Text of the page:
On clunkyness

The form you call 'clunky' has the following origin. The usual bar resolution for a group $G$ has in degree $n$ the $\mathbb ZG$-module $P_n=\mathbb ZG^{n+1}$. We can think of it as a free left $G$-module generated by the set of symbols symbols $[g_1,\dots,g_n]$. The differential of the complex is then left $G$-linear and for example, $$d[g_1,g_2,g_3] = g_1[g_2,g_3]-[g_1g_2,g_3]+[g_1,g_2g_3]-[g_1,g_2],$$ and this plainly involves the multiplication of the group. This is the so-called inhomogeneous description.

We can also think of $P_n$ in another, homogenous, way: define $(g_0,\dots,g_n)=g_0[g_0^{-1}g_1,\dots,g_0^{-1}g)n]$. The set of all such symbols is now a basis of $P_n$ over $\mathbb Z$, with the left action of $G$ given by $$g\cdot(g_0,\dots,g_n)=(gg_0,\dots,gg_n),$$ which is a bit more annoying that before, but now the boundary is given by $$d(g_0,\dots,g_n)=\sum_{i=0}^n(-1)^i(g_0,\dots,\hat g_i,\dots g_n)$$ which does not involve the product in $G$ at all, and in fact is the same formula for the boundary in a simplicial complex.

The clunkyness you refer to is nothing but the translation formula between these two descriptions of the complex, as $$[g_1,\dots,g_n]=(1,g_1,g_1g_2,g_1g_2g_3,\dots,g_1\cdots g_n).$$

The original description of the complex is the inhomogeneous one, because it was found topologically. The two can be seen as a description of the classifying space for $G$ either by labelling paths in the category by the objects you go through, or by the arrows you follow.

3 More; deleted 4 characters in body

On clunkyness

The form you call 'clunky' has the following origin. The usual bar resolution for a group $G$ has in degree $n$ the $\mathbb ZG$-module $P_n=\mathbb ZG^{n+1}$. We can think of it as a free left $G$-module generated by the set of symbols symbols $[g_1,\dots,g_n]$. The differential of the complex is then left $G$-linear and for example, $$d[g_1,g_2,g_3] = g_1[g_2,g_3]-[g_1g_2,g_3]+[g_1,g_2g_3]-[g_1,g_2],$$and this plainly involves the multiplication of the group. This is the so-called inhomogeneous description.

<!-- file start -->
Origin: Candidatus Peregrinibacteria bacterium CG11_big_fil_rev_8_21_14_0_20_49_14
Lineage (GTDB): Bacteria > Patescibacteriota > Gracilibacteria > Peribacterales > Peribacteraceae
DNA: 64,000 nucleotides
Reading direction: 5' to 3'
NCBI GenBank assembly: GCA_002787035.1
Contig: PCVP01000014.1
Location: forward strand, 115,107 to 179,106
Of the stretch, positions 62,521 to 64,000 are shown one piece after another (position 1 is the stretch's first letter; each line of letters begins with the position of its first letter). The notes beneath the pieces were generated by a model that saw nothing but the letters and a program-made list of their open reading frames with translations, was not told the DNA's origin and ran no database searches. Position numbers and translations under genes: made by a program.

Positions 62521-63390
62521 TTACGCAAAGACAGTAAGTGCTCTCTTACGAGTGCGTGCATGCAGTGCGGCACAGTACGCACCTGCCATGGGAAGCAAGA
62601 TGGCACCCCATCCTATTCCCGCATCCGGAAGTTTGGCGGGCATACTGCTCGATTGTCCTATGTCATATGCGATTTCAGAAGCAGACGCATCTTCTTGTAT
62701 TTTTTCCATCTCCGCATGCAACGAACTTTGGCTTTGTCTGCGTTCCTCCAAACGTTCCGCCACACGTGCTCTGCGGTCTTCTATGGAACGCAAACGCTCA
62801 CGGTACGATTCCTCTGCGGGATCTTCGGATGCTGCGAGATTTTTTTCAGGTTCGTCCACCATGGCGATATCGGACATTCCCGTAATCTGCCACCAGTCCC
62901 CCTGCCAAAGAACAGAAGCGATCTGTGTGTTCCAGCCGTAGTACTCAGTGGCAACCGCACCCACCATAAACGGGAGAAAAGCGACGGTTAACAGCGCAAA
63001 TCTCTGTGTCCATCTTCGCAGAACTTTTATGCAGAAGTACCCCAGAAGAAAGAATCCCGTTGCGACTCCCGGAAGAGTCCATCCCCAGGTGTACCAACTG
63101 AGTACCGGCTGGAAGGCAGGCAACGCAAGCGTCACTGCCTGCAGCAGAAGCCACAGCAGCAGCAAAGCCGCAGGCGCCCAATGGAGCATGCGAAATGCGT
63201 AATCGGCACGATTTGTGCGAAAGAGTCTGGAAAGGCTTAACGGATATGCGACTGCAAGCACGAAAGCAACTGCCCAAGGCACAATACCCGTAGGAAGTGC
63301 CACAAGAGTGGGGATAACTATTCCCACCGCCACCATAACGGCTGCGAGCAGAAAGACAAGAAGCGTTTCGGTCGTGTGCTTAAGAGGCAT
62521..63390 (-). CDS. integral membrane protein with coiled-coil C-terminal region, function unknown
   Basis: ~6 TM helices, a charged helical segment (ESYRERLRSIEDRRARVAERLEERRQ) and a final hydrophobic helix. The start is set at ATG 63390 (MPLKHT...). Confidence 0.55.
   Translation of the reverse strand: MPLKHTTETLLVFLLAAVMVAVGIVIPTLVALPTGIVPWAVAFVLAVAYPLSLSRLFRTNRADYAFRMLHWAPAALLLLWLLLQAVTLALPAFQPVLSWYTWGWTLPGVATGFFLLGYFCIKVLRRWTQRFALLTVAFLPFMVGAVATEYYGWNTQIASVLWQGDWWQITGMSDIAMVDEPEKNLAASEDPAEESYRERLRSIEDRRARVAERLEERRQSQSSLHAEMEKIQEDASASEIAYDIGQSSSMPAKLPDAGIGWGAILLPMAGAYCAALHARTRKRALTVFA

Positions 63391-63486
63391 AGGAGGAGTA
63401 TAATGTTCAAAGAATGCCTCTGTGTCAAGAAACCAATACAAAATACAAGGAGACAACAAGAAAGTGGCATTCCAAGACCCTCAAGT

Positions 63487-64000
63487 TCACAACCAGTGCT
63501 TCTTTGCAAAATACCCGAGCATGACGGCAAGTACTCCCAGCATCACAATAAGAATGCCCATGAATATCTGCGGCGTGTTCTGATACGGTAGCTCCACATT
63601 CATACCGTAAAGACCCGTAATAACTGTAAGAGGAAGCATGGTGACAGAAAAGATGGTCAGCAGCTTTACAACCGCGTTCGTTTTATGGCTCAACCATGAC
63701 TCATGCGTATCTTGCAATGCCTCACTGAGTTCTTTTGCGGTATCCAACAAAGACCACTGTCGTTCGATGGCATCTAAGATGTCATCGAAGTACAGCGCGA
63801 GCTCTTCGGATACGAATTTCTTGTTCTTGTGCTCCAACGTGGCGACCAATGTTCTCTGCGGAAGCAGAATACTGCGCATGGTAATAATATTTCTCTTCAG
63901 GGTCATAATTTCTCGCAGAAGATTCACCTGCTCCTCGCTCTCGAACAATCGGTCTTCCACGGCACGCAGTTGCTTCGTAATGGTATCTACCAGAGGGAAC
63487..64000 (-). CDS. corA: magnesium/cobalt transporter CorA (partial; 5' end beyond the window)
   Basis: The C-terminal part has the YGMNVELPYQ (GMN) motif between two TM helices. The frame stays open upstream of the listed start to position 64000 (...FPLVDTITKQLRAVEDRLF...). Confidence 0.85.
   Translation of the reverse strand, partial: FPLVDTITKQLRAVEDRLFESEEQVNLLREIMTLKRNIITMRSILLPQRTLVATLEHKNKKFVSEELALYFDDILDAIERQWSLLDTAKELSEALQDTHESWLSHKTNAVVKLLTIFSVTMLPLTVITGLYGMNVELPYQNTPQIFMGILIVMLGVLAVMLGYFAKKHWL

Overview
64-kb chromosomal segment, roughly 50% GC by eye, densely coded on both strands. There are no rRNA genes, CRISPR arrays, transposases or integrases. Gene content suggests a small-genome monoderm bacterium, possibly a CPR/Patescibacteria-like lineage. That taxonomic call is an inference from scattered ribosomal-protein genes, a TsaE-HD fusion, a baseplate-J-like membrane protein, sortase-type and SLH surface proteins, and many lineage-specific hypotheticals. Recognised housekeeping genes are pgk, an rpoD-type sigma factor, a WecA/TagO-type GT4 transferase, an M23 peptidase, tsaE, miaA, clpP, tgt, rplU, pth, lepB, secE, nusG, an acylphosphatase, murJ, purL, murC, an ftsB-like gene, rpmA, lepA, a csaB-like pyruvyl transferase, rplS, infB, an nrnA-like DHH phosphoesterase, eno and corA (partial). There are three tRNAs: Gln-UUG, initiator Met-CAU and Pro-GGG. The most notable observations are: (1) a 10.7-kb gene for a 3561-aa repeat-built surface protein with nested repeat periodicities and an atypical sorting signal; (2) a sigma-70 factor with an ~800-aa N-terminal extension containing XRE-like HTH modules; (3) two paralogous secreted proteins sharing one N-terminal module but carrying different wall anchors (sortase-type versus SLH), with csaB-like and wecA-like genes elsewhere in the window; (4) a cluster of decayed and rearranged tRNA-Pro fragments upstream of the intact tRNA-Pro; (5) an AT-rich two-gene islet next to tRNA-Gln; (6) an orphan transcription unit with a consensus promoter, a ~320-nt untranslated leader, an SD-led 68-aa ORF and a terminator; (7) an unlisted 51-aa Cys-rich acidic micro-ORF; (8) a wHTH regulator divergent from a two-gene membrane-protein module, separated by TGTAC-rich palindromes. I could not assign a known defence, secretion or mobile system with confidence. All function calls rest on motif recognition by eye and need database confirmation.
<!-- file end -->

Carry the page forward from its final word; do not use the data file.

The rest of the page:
We can also think of $P_n$ in another, homogenous, way: define $(g_0,\dots,g_n)=g_0[g_0^{-1}g_1,\dots,g_0^{-1}g)n]$. The set of all such symbols is now a basis of $P_n$ over $\mathbb Z$, with the left action of $G$ given by $$g\cdot(g_0,\dots,g_n)=(gg_0,\dots,gg_n),$$ which is a bit more annoying that before, but now the boundary is given by $$d(g_0,\dots,g_n)=\sum_{i=0}^n(-1)^i(g_0,\dots,\hat g_i,\dots g_n)$$ which does not involve the product in $G$ at all, and in fact is the same formula for the boundary in a simplicial complex.

The clunkyness you refer to is nothing but the translation formula between these two descriptions of the complex, as $$[g_1,\dots,g_n]=(1,g_1,g_1g_2,g_1g_2g_3,\dots,g_1\cdots g_n).$$

The original description of the complex is the inhomogeneous one, because it was found topologically. The two can be seen as a description of the classifying space for $G$ either by labelling paths in the category by the objects you go through, or by the arrows you follow.

2 added 71 characters in body